Texas Deputy John King Fisher was interred under an oak, loving father and husband ripped from his wife by bullets torn through his body by those who didn’t convert from crime to law like him, torn from the roots of his grave-marker by the moving of a cemetery, his cast iron box un-ensnared by roots that only wanted a companion, laid to rest beneath dirt and stone as the gnarled tree waves its limbs longingly at its former cohabitant.
The Ojibwa and other forest tribes swaddled their parents and grandparents in blankets and placed them in the forked limbs of cottonwoods, the loving arms protecting their charges from the mouths of predators and scavengers. Children and grandchildren could sit at their feet and listen to the dead whispering the leaves, taking comfort as those messages loosened and fell in their asking hands.
When a tree dies naturally, it usually happens slowly. Something, a fungus or other parasite, takes up residence within the roots, sapping its nutrients. We can’t see the effects of the parasite until it’s too late. When we do finally notice, it’s usually because the leaves blacken and fall too early, the air-gatherers shaking free in one long cough. When the tree finally succumbs, it can stay upright for years, bony fingers frozen in the sky, marking its own grave. Squirrels may still use it as a pantry. Birds may still perch on its branches, singing.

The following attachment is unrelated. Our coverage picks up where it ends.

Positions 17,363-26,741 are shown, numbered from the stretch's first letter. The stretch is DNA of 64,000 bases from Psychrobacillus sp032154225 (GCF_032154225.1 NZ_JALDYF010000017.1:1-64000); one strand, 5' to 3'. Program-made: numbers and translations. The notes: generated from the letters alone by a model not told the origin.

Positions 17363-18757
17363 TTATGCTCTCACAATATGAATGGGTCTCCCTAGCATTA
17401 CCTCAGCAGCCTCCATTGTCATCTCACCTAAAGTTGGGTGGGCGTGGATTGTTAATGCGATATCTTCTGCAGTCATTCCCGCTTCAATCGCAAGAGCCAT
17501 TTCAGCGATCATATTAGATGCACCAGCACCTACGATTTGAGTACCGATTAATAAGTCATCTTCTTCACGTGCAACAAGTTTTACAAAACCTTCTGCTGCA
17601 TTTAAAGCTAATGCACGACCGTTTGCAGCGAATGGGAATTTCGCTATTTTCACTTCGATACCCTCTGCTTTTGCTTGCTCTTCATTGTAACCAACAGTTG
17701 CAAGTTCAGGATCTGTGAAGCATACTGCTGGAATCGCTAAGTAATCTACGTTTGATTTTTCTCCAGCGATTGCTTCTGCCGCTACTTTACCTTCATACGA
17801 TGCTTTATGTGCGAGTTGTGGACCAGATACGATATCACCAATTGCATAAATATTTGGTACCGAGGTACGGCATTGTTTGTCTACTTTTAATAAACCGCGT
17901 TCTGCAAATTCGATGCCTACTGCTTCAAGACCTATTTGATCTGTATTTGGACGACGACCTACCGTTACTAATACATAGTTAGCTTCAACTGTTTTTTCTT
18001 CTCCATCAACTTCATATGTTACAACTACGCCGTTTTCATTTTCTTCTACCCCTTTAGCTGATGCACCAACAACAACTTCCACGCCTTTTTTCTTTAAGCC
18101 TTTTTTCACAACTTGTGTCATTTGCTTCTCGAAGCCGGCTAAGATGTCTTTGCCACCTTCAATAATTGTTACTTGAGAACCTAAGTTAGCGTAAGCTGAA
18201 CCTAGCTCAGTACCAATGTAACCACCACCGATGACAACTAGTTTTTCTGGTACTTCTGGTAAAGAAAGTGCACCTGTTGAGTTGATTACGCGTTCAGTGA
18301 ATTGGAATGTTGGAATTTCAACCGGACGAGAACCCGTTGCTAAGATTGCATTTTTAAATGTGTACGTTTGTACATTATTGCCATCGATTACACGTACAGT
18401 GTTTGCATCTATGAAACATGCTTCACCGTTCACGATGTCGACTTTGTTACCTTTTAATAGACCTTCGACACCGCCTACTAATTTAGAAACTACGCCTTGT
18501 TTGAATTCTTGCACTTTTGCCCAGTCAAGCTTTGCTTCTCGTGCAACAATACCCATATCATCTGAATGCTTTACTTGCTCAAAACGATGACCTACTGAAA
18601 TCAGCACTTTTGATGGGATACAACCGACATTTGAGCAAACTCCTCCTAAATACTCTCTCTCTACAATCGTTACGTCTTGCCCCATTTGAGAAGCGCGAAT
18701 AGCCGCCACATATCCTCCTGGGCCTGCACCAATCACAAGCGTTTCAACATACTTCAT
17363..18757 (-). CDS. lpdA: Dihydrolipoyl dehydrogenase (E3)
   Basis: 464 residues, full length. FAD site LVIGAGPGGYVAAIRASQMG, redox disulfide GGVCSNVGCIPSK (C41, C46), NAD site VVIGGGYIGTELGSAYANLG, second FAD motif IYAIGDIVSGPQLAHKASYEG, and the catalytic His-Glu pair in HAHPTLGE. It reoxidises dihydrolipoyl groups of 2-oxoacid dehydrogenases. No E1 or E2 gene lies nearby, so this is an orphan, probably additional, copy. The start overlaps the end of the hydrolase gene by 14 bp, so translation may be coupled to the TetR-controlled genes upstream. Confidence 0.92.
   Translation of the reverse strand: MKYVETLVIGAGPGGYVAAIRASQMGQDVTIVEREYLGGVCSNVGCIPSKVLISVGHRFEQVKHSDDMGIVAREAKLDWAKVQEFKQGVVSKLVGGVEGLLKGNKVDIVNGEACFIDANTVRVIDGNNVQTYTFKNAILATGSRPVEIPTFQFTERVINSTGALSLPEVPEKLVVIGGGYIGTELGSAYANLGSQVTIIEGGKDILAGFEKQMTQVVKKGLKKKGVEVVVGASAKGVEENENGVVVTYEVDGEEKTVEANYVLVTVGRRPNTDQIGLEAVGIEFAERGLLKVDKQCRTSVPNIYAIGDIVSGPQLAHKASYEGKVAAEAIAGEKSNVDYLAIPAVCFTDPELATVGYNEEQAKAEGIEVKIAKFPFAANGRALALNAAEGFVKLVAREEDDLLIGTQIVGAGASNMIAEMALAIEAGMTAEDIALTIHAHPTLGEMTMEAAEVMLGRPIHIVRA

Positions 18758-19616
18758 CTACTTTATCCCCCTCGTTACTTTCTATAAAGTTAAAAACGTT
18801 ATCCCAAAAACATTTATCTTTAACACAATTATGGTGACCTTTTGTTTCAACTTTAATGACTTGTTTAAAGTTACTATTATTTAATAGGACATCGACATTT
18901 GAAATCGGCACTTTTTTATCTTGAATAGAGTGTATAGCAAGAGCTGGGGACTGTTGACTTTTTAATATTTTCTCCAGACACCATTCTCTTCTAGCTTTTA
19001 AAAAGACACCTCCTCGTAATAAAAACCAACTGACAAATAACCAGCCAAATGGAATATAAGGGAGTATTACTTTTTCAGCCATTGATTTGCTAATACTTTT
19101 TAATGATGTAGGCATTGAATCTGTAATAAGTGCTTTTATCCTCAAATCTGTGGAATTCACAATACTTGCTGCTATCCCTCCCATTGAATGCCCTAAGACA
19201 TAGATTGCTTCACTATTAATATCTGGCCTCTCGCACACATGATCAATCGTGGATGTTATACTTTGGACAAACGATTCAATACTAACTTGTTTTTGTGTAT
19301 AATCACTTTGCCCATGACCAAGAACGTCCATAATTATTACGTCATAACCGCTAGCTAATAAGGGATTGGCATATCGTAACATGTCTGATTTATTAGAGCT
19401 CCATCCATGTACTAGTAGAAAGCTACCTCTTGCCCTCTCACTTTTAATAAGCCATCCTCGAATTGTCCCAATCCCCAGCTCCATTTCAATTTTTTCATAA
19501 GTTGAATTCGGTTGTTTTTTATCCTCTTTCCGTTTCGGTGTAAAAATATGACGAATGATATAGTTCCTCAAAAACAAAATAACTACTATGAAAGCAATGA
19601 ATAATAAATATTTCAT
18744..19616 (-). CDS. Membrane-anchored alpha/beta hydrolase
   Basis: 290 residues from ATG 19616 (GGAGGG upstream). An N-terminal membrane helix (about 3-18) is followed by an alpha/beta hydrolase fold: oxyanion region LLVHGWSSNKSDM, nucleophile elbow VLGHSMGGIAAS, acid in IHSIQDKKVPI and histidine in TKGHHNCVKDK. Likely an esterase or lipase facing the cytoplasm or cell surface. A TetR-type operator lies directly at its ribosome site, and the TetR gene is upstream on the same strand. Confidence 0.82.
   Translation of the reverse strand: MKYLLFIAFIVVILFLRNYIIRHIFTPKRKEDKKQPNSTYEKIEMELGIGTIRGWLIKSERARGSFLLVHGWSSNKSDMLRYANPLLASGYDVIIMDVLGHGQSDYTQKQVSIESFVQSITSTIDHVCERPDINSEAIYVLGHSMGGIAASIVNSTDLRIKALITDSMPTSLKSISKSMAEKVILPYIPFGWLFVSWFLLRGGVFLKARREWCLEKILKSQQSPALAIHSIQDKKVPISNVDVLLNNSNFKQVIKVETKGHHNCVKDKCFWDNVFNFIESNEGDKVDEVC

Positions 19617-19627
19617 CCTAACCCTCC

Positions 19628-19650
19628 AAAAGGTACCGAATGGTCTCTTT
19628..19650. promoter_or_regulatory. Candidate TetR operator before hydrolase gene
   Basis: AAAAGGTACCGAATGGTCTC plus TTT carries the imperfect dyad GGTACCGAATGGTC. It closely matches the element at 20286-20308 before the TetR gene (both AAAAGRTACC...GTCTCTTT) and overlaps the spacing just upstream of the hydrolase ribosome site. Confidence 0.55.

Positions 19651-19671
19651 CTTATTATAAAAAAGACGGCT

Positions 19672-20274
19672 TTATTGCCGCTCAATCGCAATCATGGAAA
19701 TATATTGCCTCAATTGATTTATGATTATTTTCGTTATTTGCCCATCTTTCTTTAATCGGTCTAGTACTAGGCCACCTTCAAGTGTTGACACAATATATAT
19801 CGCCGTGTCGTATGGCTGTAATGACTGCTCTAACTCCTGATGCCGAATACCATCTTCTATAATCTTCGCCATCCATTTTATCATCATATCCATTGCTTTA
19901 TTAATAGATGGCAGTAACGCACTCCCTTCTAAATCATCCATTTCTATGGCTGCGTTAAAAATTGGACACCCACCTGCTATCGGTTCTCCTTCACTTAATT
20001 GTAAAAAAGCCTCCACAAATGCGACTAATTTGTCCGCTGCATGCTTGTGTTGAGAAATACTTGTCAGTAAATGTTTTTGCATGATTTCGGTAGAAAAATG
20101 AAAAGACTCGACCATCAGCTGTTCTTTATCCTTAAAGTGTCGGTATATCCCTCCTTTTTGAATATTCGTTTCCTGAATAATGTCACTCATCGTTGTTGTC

These dead-standing trees are called widow makers. They dry out, whitening in the sun, brittling. A strong gust of wind from the right direction can push them to the ground, like an older sibling playing too rough. When the tree lands it becomes a log, but anyone resting under its sparse shade is unlikely to survive the transformation.
When I die, I don’t want to lie in a tree, or underneath one. I want to become one: a seed buried, watered by rain, softened until I split, sifting through dirt like a child, a finger poking through the earth, hand raising slowly not in uncertainty, but in quiet determination. My arm bends, splits, limbs stretching toward the sky’s belly, lifting up, up, up. Time speeds as I slow, my children watering me, grandchildren reading under me, great-grandchildren swinging from my branches, their laughs rustling my leaves.
I will remain standing for years, eventually weakening and cracking, my leaves thinning as I sicken. In this way, I will teach my family patience, and resilience, and that losing things is a part of life. And when the parasite finally takes me, I will teach them that sometimes it’s best not to linger.
Danielle Hale is an English Instructor and emerging poet. Her poems have appeared in The Citron Review and Helen Literary Magazine. She received her MA in Creative Writing from the University of North Dakota and currently resides in Wausau, WI. You can connect with her over Twitter, @DanielleHale1.